One of the two packages landed squarely on deck while the other had to be retrieved from the sea.

Included in the sealed provisions were bundles of letters from pupils of a Puerto Princesa City elementary school praising the troops for their unselfish sacrifice in protecting the country’s sovereignty in the hotly contested region.

“We are grateful for your sacrifice in guarding the Ayungin Shoal. We will include you in our prayers in wishing that the Philippines and China would come to an understanding,” a pupil wrote in Filipino.

Wescom commander Lt. Gen. Roy Deveraturda said the airdrop operation is a routine undertaking of his command. Wescom has operational jurisdiction over the country’s maritime waters in the West Philippine Sea.

“We are doing this to remind our troops out there that we are thinking of their welfare 24/7 and at the same time, promote awareness among Filipinos that somewhere out there in the middle of an open sea, their soldiers, despite being exposed to the elements, remain dedicated in performing their sworn duties of guarding and protecting the country’s maritime sovereignty,” Deveraturda said.

The Sierra Madre was grounded in the area sometime in 1999 and has stood in the way of China’s creeping “invasion” of the entire region following its occupation in 1994 of Panganiban (Mischief) Reef, an area close to mainland Palawan.

China, citing historical facts, is laying claim to almost the entire South China Sea as an integral part of its maritime domain. Following its illegal occupation of Panatag Shoal near mainland Zambales almost two years ago, China has since last year set its sights on Ayungin Shoal.

The shoal, which is only 105 nautical miles from mainland Palawan, is highly strategic to China as it is very close to Panganiban Reef that Beijing occupied and has transformed into a highly fortified forward naval station.

DSWD hires project-based staff for 2014 special validation

By Celeste Anna R. Formoso (PNA)

PUERTO PRINCESA CITY – The Department of Social Welfare and Development (DSWD) Field Office IV-MIMAROPA has hired eight (8) area supervisors and 39 enumerators, who will be assigned in the five island provinces to complete the special validation for senior citizens and Modified Conditional Cash Transfer (MCCT) this May 2014.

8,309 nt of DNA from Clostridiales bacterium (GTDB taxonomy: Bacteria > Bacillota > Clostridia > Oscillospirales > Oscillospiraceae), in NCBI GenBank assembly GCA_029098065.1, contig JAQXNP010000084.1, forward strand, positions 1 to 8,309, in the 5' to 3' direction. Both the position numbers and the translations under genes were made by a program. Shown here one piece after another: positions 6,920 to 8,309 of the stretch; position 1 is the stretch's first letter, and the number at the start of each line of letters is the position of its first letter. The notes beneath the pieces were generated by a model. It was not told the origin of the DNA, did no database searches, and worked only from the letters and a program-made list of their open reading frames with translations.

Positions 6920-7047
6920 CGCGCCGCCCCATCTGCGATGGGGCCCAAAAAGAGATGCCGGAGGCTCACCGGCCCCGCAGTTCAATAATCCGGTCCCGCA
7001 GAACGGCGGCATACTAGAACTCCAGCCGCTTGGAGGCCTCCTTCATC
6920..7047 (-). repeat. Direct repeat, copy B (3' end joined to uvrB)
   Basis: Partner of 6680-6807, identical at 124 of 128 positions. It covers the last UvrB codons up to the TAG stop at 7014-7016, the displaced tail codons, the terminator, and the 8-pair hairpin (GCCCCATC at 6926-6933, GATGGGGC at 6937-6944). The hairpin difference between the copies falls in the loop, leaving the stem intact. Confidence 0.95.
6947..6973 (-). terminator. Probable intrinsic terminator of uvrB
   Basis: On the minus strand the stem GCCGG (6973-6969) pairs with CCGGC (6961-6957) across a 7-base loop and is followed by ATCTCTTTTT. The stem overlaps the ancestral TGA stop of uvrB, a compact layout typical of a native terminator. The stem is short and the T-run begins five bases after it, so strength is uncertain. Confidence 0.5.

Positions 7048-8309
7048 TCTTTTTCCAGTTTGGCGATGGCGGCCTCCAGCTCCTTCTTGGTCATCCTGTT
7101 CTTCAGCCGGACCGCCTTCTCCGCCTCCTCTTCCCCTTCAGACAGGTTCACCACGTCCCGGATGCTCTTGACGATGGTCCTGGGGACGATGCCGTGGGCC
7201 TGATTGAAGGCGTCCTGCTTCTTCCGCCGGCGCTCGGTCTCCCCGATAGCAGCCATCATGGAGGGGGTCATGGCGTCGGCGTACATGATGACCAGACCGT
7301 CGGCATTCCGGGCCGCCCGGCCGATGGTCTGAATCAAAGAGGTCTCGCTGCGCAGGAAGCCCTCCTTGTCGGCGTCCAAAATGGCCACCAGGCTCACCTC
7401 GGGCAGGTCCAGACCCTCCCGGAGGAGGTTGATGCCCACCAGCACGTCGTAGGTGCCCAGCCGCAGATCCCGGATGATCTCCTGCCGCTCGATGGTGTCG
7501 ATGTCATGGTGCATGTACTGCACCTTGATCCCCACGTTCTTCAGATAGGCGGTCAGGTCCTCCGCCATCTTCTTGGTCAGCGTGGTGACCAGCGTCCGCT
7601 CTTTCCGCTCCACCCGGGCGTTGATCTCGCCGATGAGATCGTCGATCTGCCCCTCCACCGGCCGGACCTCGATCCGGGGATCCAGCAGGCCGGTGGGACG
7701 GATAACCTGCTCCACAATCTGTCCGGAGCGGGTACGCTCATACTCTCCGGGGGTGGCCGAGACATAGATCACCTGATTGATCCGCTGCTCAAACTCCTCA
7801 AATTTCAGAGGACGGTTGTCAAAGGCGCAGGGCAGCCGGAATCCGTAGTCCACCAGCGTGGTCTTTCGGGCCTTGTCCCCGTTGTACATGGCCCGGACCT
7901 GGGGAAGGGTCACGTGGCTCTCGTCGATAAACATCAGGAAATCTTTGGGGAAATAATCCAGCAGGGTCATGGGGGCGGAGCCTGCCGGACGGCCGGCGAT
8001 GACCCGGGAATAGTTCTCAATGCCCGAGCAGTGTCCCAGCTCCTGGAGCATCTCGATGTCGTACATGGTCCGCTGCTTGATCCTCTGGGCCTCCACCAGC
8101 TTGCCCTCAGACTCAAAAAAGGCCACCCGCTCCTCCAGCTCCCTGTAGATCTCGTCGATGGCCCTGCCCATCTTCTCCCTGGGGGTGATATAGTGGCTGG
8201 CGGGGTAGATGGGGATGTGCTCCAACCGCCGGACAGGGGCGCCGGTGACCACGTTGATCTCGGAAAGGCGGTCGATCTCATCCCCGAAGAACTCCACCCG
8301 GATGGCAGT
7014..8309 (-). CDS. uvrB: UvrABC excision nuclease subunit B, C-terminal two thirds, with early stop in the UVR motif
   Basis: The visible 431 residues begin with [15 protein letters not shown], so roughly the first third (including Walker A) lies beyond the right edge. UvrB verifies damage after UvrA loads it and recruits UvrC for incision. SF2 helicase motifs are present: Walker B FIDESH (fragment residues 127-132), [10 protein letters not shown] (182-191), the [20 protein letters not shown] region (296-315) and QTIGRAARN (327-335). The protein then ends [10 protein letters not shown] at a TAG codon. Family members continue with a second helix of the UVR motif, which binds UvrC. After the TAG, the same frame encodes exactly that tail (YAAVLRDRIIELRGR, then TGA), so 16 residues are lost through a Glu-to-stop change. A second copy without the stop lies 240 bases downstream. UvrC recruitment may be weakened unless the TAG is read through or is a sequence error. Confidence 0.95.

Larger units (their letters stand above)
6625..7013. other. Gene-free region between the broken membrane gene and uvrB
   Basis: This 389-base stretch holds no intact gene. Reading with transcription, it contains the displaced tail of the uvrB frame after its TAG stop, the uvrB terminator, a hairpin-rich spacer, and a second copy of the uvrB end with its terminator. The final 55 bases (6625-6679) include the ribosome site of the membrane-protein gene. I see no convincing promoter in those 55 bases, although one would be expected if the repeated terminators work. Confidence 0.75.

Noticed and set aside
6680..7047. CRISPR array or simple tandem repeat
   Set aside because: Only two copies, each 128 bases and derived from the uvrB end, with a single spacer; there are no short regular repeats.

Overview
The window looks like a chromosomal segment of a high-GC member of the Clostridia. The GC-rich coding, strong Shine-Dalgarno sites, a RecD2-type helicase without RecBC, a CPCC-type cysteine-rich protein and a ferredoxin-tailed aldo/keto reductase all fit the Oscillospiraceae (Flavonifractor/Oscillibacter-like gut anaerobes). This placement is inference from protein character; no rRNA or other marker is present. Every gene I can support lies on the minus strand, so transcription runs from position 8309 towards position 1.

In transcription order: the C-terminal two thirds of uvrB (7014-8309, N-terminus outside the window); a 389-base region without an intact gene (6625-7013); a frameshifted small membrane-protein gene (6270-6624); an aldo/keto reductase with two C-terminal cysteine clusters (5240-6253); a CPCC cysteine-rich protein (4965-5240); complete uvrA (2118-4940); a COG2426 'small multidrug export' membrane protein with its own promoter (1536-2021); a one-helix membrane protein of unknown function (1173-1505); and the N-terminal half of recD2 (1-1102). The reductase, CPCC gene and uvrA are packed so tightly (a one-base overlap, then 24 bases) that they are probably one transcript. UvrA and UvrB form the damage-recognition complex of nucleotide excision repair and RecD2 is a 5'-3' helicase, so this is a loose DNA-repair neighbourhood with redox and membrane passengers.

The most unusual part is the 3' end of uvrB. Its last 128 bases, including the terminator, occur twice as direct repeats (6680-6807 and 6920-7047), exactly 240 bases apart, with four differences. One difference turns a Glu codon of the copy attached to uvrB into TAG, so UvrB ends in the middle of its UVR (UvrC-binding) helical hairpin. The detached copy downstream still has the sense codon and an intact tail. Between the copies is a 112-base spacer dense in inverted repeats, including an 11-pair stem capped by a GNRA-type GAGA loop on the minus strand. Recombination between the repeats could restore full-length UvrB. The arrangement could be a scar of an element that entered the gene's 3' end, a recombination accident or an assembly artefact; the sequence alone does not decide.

Three enumerators were hired in Marinduque; five enumerators and two area supervisors in Occidental Mindoro; eight enumerators and one area supervisor in Oriental Mindoro; 18 enumerator and four area supervisors in Palawan, and one area supervisor and five enumerators hired in Romblon province.

The said special validation aims to validate the poverty status of Social Pension recipients, a DSWD program that provides Php500.00 monthly stipend to indigent senior citizens aged 77 years old and above who are not in the list of poor households.

This also adheres to the Department’s goal of reducing the exclusion error of social protection programs where MCCT recipients who may be identified poor will be potential beneficiaries of the Pantawid Pamilyang Pilipino Program.

Field staff will undergo a 3-day intensive training in Puerto Princesa City, Palawan on May 5-7, 2014 to equip them for the actual conduct of household assessment.

Coron is first Palawan town to adapt Singapore Math system

By Celeste Anna R. Formoso [(PNA), CTB/CARF/JSD]

PUERTO PRINCESA CITY, May 2 (PNA) -- Marshall Cavendish Education, a book distributor of top schools in the Philippines, reported that Children’s Chance For Tomorrow Foundation (CCTF), an international school in Coron, is the first learning institution in the province to adapt a Singapore curriculum in Mathematics and Science.

The books of Marshall Cavendish Education, a leading K-12 educational publisher deeply committed to developing educational materials that play a critical role in raising the quality of learning, are also used by schools in the United States, United Kingdom, Middle East and other countries which adapted the Singapore Math system.

Moreover, the Trend in International Mathematics and Science Study (TIMS) ranked Singapore Math as the leading Math curriculum in the world, followed by Japan Math and California Math, respectively.

Rowe Bandoy, CCFT-CIS school principal is encouraging Coronians to send back their children to Coron to take advantage of a different kind of quality education.

“Foreign nationals staying in Coron are also encouraged to enroll and bring their children here, most of them I learned are sending their kids to Cebu, Subic, and Manila for elementary and high school, while they do business here. These could mean more locals in town and better business to our fellow Coronians,” Bandoy said Thursday.

Environment authorities recover 53 green sea turtles in Balabac, Palawan

By Ruth T. Rodriguez [(PNA), CTB/CARF/RTR/JSD]

PUERTO PRINCESA CITY, May 1 (PNA) – Municipal police authorities in Balabac in the southernmost tip of Palawan recovered 53 critically-threatened live green sea turtles (pawikan) in water pens while conducting seaborne patrol lunch time Wednesday.

According to the Provincial Police Office (PPO), the threatened marine turtle species were recovered in Sitio Silom-Silom, Barangay Catagupan, Balabac while hidden in cages.

The PPO said they were probably being prepared to be transported to Halfmoon Shoal, an area 100 kilometers off mainland Palawan in the West Philippines Sea (WPS), where their illegal trading is reportedly rampant.

The turtles were released as soon as environment authorities completed tagging them and documenting their recovery in Balabac.